A silent and not-so-silent killer
Published 1:12 pm Tuesday, March 21, 2023
In June of 2022, I introduced Dr. Evans Kemp to the community as the Director of Cardiovascular Medicine at St. Luke’s—a new practice at our local hospital. I outlined the details of his world-class talent and experience, and your response has been overwhelming. Many of you have shared how impactful it has been for you to have access to exceptional cardiology right here at home. I also recently shared about the new GE Revolution Apex Elite Computed Tomography platform—our best-in-class CT scanner now available and the advancements it has brought to our community.
We are now screening for coronary artery disease. This painless life-saving test would not be possible without Dr. Kemp and the Revolution Apex.
Coronary artery disease affects the arteries that supply blood to the heart. This disease is the narrowing of arteries most often caused by plaque buildup, restricting your heart of oxygen-rich blood. The most common symptom of coronary artery disease is chest discomfort or pain called angina. Left untreated, CAD can lead to arrhythmia, heart failure, and heart attack.
Have you heard of the term silent killer? It’s not unusual to have symptom-free CAD for years and then, out of the blue, experience a heart attack. Our family experienced this phenomenon and perhaps someone in your family has as well.
To hear Dr. Kemp’s analogy, “Heart arteries are like pipes in your house, which deliver oxygen-rich blood to your heart muscle. As clogs develop in your pipes that slow the flow of water, so does plaque buildup in your heart arteries, slowing blood flow. The slowing blood flow causes chest pain due to a lack of oxygen to the heart. However, if the drain becomes completely clogged, like when a plaque ruptures and forms a blood clot, the blood flow is blocked to the heart muscle, and a heart attack occurs.”
Unfortunately, coronary artery disease is common, with more than eighteen million adults in the U.S. afflicted and nearly 400,000 dying annually. Furthermore, coronary artery disease is the leading cause of death in the U.S. and worldwide for men and women alike. In the U.S., coronary artery disease affects 1 in 10 people between the ages of 40 and 80. In addition, one in five CAD deaths occurs in people under age 65.
In Stable Ischemic Heart Disease, coronary arteries narrow over many years. Your heart gradually receives less and less oxygen-rich blood. But because your symptoms are mild, you can live with the condition.
Dr. Kemp says, “the symptoms include predictable chest discomfort brought on by stress or physical activity. Remove the stress and physical activity, and the symptoms alleviate.” You may also experience shortness of breath, lightheadedness, heart palpitations, fatigue, nausea, and weakness.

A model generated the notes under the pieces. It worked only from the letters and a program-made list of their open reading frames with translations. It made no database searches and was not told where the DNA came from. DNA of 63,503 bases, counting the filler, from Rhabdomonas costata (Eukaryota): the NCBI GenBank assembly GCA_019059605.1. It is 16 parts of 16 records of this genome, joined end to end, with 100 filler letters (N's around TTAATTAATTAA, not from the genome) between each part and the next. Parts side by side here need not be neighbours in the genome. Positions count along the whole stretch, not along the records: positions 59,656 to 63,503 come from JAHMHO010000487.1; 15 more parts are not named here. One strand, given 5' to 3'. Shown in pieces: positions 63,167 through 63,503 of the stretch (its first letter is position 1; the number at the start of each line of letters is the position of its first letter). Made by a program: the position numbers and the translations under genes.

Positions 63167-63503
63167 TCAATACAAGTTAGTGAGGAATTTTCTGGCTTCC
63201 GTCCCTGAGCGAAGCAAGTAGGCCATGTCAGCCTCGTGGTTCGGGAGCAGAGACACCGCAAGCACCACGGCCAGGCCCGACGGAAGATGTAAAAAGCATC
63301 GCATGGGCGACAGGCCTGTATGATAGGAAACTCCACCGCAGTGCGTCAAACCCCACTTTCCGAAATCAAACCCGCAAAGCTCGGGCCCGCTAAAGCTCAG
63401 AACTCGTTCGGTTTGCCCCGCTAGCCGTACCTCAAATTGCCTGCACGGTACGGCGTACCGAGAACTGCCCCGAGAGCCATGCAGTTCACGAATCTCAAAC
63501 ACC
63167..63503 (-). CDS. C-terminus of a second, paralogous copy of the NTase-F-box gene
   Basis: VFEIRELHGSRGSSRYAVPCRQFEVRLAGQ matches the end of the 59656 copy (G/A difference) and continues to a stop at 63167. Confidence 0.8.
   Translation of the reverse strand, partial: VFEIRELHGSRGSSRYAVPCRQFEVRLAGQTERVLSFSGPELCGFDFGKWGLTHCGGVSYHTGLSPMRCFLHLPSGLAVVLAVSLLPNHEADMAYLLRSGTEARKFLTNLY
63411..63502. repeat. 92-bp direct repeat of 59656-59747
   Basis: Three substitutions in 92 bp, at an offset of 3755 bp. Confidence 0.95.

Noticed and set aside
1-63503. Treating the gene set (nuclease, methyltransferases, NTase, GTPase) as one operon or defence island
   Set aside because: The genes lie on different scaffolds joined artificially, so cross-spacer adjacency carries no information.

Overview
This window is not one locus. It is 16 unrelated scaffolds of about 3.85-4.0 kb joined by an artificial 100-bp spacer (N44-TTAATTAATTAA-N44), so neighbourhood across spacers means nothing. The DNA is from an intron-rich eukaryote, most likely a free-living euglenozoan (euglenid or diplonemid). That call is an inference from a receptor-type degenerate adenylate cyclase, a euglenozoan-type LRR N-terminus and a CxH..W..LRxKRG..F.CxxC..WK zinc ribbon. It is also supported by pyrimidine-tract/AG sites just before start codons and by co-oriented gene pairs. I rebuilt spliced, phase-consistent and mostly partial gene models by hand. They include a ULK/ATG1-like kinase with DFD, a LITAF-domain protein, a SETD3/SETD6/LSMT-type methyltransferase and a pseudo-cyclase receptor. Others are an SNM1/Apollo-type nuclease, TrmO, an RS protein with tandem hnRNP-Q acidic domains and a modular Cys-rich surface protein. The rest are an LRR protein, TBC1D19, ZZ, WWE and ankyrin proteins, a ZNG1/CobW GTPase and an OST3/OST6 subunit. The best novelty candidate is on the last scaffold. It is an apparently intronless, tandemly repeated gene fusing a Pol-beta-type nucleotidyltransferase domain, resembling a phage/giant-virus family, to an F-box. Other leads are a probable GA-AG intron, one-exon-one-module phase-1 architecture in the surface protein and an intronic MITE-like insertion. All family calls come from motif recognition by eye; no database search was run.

Acute Coronary Syndrome is a life-threatening and sudden medical emergency. A plaque-narrowed coronary artery is suddenly blocked, obstructing blood flow and resulting in heart cell death—a heart attack.
The onset of symptoms associated with acute coronary syndrome often occurs without warning. It can vary based on the severity and location of the blockage, your age, sex, and underlying medical conditions.
In men, chest pain can be aching, burning, heavy, numb, pressure, and tightness. You may also experience dizziness, excessive sweating, fatigue, palpitations, and upper abdominal pain that can be mistaken for heartburn.
Symptoms of acute coronary syndrome in women are often quite different. For example, women do not always experience chest pain but have pain that spreads through the neck, jaw, shoulder, and abdomen. In addition, women are more likely than men to experience nausea, vomiting, and shortness of breath.
If you are experiencing symptoms consistent with stable ischemic heart disease, please don’t ignore them. Addressing the symptoms sooner increases his ability to help you avoid an adverse cardiac event. For example, Dr. Kemp said, “With chest pain suggestive of ischemic heart disease, we can perform special testing such as stress test, CT coronary angiogram, and calcium-score screening.” With our new menu of cardiac testing, we can achieve up to 95% sensitivity and 99% predictive value for CAD detection. Dr. Kemp will evaluate the best testing for your situation, and with this kind of accuracy, we may avoid you needing an invasive heart catheterization. We know about 50% of all catheterizations nationwide are negative and ultimately unnecessary.
With Dr. Kemp coming on board, the establishment of our Echo-stress test lab, and our new GE Revolution Apex Elite CT coming online, your local options for world-class cardiac health have greatly expanded. Combining our talent and technology now gives you the best opportunity for successful diagnosis and treatment found anywhere in the region. And that makes my heart (and I hope yours) very happy!
Dr. Evans Kemp is located at St. Luke’s Cardiology at Foothills Medical Associates (828) 894-5627. To learn more about Dr. Kemp and our cardiology unit, visit, StLukesNC.org/heart